Quote Originally Posted by ambaker View Post
Nitrogen is relatively inert. It does combine with oxygen, NOx for dragsters etc.
N2 and NOx are very very different beasties. N radicals have huge reaction energies because N2 is at such a low-energy state. In other words, the very-inert nature of N2 (difficulty in making it react without bringing it up to very high temperatures and/or using catalysts) is the very thing that makes N compounds (NOx and azides for example) so powerfully reactive.

Quote Originally Posted by ambaker View Post
Argon is not only completely inert, it was the cover gas of choice for liquid sodium breeder reactors, it is heavier than air.
Argon is an excellent choice, but harder to find (in small, affordable quantities) than butane for most people. It's hard to beat a $3 can that will last 5 years of topping off bottles...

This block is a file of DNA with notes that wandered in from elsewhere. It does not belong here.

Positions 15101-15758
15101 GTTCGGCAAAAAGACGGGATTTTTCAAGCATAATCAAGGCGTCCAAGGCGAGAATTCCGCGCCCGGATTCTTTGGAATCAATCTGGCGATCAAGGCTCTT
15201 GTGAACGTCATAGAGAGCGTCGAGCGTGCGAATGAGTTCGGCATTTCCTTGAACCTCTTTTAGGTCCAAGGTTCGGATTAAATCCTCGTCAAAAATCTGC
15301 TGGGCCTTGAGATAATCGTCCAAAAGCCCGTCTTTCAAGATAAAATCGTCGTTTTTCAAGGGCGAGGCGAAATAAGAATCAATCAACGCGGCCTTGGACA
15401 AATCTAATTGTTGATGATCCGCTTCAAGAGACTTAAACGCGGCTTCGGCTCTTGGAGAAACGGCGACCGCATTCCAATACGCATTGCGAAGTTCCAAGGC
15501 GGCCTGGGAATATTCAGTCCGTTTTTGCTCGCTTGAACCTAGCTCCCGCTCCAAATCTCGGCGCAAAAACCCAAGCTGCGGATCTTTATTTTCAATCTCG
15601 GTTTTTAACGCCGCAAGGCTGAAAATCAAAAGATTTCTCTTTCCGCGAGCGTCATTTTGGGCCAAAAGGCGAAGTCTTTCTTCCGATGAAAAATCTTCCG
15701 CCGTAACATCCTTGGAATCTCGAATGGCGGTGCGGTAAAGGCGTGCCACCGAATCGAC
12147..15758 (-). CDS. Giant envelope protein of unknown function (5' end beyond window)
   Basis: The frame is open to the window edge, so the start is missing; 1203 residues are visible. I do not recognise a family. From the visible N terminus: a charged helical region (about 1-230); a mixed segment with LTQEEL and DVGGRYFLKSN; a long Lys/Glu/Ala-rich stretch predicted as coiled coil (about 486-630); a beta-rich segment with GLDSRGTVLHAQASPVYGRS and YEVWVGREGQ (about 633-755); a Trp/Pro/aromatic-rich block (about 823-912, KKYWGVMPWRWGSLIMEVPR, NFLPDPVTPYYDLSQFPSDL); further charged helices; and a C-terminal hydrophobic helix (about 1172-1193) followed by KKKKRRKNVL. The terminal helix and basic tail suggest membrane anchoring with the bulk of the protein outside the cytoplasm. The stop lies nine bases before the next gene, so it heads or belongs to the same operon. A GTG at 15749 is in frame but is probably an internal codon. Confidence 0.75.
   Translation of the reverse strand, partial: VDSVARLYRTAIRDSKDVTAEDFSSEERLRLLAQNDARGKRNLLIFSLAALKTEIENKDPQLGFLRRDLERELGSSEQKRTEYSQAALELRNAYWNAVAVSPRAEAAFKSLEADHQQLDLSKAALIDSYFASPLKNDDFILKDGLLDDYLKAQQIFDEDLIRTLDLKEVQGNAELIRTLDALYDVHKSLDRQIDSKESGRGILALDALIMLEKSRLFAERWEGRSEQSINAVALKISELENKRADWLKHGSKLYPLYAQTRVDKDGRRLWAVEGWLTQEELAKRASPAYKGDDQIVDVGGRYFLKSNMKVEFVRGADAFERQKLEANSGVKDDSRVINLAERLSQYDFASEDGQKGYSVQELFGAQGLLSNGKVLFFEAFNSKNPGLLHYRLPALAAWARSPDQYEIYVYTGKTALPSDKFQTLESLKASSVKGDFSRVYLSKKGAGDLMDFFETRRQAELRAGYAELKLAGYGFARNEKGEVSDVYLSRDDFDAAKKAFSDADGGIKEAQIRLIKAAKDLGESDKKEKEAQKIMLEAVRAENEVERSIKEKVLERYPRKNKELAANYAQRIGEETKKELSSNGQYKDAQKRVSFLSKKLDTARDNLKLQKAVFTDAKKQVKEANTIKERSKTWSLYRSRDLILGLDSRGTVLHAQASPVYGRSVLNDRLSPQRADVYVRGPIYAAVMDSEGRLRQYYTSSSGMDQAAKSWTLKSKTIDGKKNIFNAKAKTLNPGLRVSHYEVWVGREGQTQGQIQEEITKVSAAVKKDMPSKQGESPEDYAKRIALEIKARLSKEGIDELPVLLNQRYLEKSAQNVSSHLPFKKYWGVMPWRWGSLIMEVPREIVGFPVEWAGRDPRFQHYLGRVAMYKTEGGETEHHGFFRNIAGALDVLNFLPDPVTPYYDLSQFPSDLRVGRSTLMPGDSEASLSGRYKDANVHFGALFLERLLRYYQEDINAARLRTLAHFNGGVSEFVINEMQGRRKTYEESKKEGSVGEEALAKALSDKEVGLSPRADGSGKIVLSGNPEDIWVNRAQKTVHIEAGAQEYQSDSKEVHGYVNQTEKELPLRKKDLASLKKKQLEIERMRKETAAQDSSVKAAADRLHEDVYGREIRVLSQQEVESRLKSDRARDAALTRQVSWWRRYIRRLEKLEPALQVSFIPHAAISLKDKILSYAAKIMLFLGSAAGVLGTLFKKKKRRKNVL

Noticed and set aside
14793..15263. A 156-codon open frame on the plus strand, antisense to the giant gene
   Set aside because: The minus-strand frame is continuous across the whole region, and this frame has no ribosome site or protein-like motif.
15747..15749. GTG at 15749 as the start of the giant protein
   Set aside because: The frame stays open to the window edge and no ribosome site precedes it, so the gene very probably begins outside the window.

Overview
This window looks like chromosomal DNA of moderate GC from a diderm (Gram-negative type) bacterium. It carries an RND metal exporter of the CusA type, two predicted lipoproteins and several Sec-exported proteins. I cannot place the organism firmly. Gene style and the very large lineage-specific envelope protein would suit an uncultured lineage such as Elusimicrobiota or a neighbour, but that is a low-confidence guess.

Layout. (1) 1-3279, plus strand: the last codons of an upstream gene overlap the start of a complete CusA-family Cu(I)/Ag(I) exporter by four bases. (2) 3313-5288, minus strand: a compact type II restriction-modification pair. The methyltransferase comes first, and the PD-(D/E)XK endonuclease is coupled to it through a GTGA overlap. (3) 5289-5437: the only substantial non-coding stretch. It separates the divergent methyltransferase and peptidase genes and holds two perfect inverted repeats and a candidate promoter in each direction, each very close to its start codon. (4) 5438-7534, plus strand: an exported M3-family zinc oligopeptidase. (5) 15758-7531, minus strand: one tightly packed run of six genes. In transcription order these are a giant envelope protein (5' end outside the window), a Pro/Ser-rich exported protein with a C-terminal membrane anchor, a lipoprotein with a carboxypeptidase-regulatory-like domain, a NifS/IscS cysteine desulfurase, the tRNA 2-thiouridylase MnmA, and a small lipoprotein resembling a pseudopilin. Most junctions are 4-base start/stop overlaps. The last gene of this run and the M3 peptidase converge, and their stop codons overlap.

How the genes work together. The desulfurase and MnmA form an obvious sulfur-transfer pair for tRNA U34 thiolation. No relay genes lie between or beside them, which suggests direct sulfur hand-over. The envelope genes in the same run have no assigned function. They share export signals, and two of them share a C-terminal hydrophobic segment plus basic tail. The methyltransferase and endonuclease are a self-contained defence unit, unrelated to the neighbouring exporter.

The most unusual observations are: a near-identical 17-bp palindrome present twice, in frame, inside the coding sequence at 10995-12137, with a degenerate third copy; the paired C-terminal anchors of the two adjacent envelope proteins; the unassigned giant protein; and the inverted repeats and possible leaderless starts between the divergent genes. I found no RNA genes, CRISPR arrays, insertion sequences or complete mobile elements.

Quote Originally Posted by ambaker View Post
Both should work well for oxygen exclusion in photo chemical preservation. Though, theoretically Aragon a bit better due to being completely inert, and heavier than air.
Butane is quite a bit heavier than Argon. Still, I expect that at STP in a little bottle, the gases will be pretty well-mixed anyway just thermally. Note that N2, O2, Ar and CO2 in our atmosphere are all really uniformly mixed despite some big differences in nominal density.

Either way, a nice trick is to put in a couple atmospheres worth of the inert gas then let it down to near 1 atmosphere. That will reduce the partial-pressure of oxygen even further.